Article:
Tuesday, May 31, 2011

  • Is President Saleh Losing His Control Over Yemen?
    Heavy fighting resumed Tuesday in Yemen's capital after a cease-fire broke down between forces loyal to President Ali Abdullah Saleh and tribal militants. Margaret Warner discusses the country's power structure and Saleh's staying power with former U.S. Ambassador Barbara Bodine and Princeton University's Bernard Haykel.
    Original Air Date: May 31, 2011
  • In Yemen, Cease-Fire Between Troops, Tribal Militia Fails Amid New Violence
    Heavy fighting resumed Tuesday in Yemen's capital of Sana'a after a cease-fire broke down between President Ali Abdullah Saleh's government troops and tribal militia. Margaret Warner reports on why Yemen's president remains in power amid growing violence and calls to step down.
    Original Air Date: May 31, 2011
  • Neurosurgeon: 'Your Cell Phone Is Not Necessarily a Safe Device'
    A World Health Organization panel of 31 scientists raised some concerns Tuesday when they reported that cell phones are "possibly carcinogenic" and may be associated with "some risk" for brain cancer. But the group also called for further study. Jeffery Brown discusses concerns and precautions with neurosurgeon Keith Black.
    Original Air Date: May 31, 2011
  • San Francisco Exhibit Reunites Gertrude Stein's Remarkable Art Collection
    During her time in Paris, American writer Gertrude Stein and her family amassed an amazing assemblage of groundbreaking art, including works from Picasso, Matisse and other notable artists. The collection has been reassembled for a limited time at the San Francisco Museum of Modern Art. Spencer Michels reports.
    Original Air Date: May 31, 2011
  • Reps. Clyburn, Roskam Debate Thinking Behind Debt-Ceiling Showdown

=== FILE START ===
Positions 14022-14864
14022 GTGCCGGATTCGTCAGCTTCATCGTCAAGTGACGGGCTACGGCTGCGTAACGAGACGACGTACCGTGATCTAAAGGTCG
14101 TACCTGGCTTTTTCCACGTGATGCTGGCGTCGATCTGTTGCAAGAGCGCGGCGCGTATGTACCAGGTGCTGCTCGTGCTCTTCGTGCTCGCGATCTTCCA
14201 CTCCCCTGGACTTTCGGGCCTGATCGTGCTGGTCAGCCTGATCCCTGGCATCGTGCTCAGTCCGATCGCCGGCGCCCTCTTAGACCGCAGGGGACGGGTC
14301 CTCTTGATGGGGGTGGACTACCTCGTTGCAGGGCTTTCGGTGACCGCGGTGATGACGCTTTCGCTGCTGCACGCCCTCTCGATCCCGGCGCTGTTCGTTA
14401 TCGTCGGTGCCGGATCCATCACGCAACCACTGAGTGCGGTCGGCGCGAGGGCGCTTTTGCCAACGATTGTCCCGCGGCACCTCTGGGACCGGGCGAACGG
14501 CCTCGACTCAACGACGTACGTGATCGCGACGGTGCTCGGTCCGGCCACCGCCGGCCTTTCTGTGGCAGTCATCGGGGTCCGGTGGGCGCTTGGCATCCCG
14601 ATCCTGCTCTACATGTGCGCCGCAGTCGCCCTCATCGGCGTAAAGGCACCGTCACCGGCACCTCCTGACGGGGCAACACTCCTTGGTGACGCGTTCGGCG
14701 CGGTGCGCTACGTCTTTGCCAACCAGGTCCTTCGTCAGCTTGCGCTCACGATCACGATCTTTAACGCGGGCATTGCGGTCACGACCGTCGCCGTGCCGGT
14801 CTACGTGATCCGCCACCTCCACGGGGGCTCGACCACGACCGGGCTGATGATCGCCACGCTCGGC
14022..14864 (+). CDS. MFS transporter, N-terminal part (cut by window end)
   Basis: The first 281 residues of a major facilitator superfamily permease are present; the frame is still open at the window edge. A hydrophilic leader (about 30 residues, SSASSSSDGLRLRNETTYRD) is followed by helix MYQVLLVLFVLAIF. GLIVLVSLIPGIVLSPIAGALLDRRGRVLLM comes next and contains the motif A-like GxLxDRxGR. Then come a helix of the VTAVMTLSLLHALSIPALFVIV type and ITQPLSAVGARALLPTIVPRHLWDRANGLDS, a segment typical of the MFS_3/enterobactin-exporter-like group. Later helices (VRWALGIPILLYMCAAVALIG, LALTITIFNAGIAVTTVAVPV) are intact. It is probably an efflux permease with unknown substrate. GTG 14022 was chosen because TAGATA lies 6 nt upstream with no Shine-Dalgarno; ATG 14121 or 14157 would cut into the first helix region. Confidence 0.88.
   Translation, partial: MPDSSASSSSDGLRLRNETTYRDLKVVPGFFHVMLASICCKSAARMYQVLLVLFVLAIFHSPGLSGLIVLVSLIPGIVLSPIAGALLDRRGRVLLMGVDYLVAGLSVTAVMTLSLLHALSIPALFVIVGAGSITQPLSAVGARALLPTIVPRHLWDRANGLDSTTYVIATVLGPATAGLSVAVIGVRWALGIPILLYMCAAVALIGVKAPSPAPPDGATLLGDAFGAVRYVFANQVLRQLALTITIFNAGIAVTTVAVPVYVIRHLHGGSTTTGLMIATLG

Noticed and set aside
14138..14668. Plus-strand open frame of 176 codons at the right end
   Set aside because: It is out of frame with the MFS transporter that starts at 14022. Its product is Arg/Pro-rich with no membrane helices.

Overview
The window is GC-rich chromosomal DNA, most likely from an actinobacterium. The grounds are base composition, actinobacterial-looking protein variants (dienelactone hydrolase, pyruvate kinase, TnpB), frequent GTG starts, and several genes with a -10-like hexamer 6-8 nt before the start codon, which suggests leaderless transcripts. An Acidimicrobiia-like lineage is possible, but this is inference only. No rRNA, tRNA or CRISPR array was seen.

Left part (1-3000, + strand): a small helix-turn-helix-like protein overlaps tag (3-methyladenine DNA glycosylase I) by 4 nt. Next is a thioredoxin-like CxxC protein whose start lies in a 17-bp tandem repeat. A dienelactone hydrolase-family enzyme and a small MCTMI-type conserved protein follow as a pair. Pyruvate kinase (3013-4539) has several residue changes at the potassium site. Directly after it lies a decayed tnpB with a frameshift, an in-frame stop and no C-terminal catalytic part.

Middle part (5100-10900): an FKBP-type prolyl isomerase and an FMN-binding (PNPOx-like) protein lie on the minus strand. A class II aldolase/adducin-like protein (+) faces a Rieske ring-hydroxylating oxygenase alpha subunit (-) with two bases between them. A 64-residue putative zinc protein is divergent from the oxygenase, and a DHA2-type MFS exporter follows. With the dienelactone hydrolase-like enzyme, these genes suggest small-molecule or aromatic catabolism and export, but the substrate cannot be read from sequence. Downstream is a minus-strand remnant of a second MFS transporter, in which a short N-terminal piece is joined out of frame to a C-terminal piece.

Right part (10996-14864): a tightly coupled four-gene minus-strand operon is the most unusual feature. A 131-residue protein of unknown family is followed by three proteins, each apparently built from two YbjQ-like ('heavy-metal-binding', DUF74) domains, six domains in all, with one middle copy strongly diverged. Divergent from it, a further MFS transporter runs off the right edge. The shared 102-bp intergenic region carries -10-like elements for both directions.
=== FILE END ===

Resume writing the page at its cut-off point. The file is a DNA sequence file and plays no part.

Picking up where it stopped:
House Republicans late Tuesday were staging what would be a largely symbolic vote on a bill ostensibly aimed at raising the U.S. debt limit by an additional $2.4 trillion, but without any spending cuts. The measure is not expected to pass. Judy Woodruff leads a debate between Reps. Peter Roskam, R-Ill., and James Clyburn, D-S.C.
    Original Air Date: May 31, 2011
  • News Wrap: NATO Deaths Hit 55 for May, Including at Least 31 Americans
    In other news Tuesday, NATO said one of its troops was killed in eastern Afghanistan and the U.S. military announced three Americans died on Saturday. State-run TV in Syria reported that President Bashar al-Assad has issued a general amnesty for all political prisoners.
    Original Air Date: May 31, 2011
  • Foreclosures, Unemployment, Confidence Continue to Drag Down Housing Market
    A new report released Tuesday showed the state of the U.S. housing market has grown even more bleak as prices have dropped for more than two consecutive quarters. Gwen Ifill, RealtyTrac's Rick Sharga and Mark Zandi of Moody's Analytics discuss which factors are responsible for the continuing strains on the market.
    Original Air Date: May 31, 2011
  • Political Checklist: Debt Ceiling Vote Symbolism
    The House of Representatives is preparing to hold a symbolic vote on raising the U.S. government's debt ceiling without spending cuts, a vote that is sure to fail as Republicans prove that they won't support any increase in the limit without substantial cuts to spending.
    Original Air Date: May 31, 2011

Monday, May 30, 2011

  • Fredericksburg Battlefield Lights Up in Memorial of Civil War Fallen
    On Memorial Day weekend, Fredericksburg National Cemetery lights up 15,300 luminaries, one for each of the soldiers buried there, in remembrance of all who fell during the Civil War.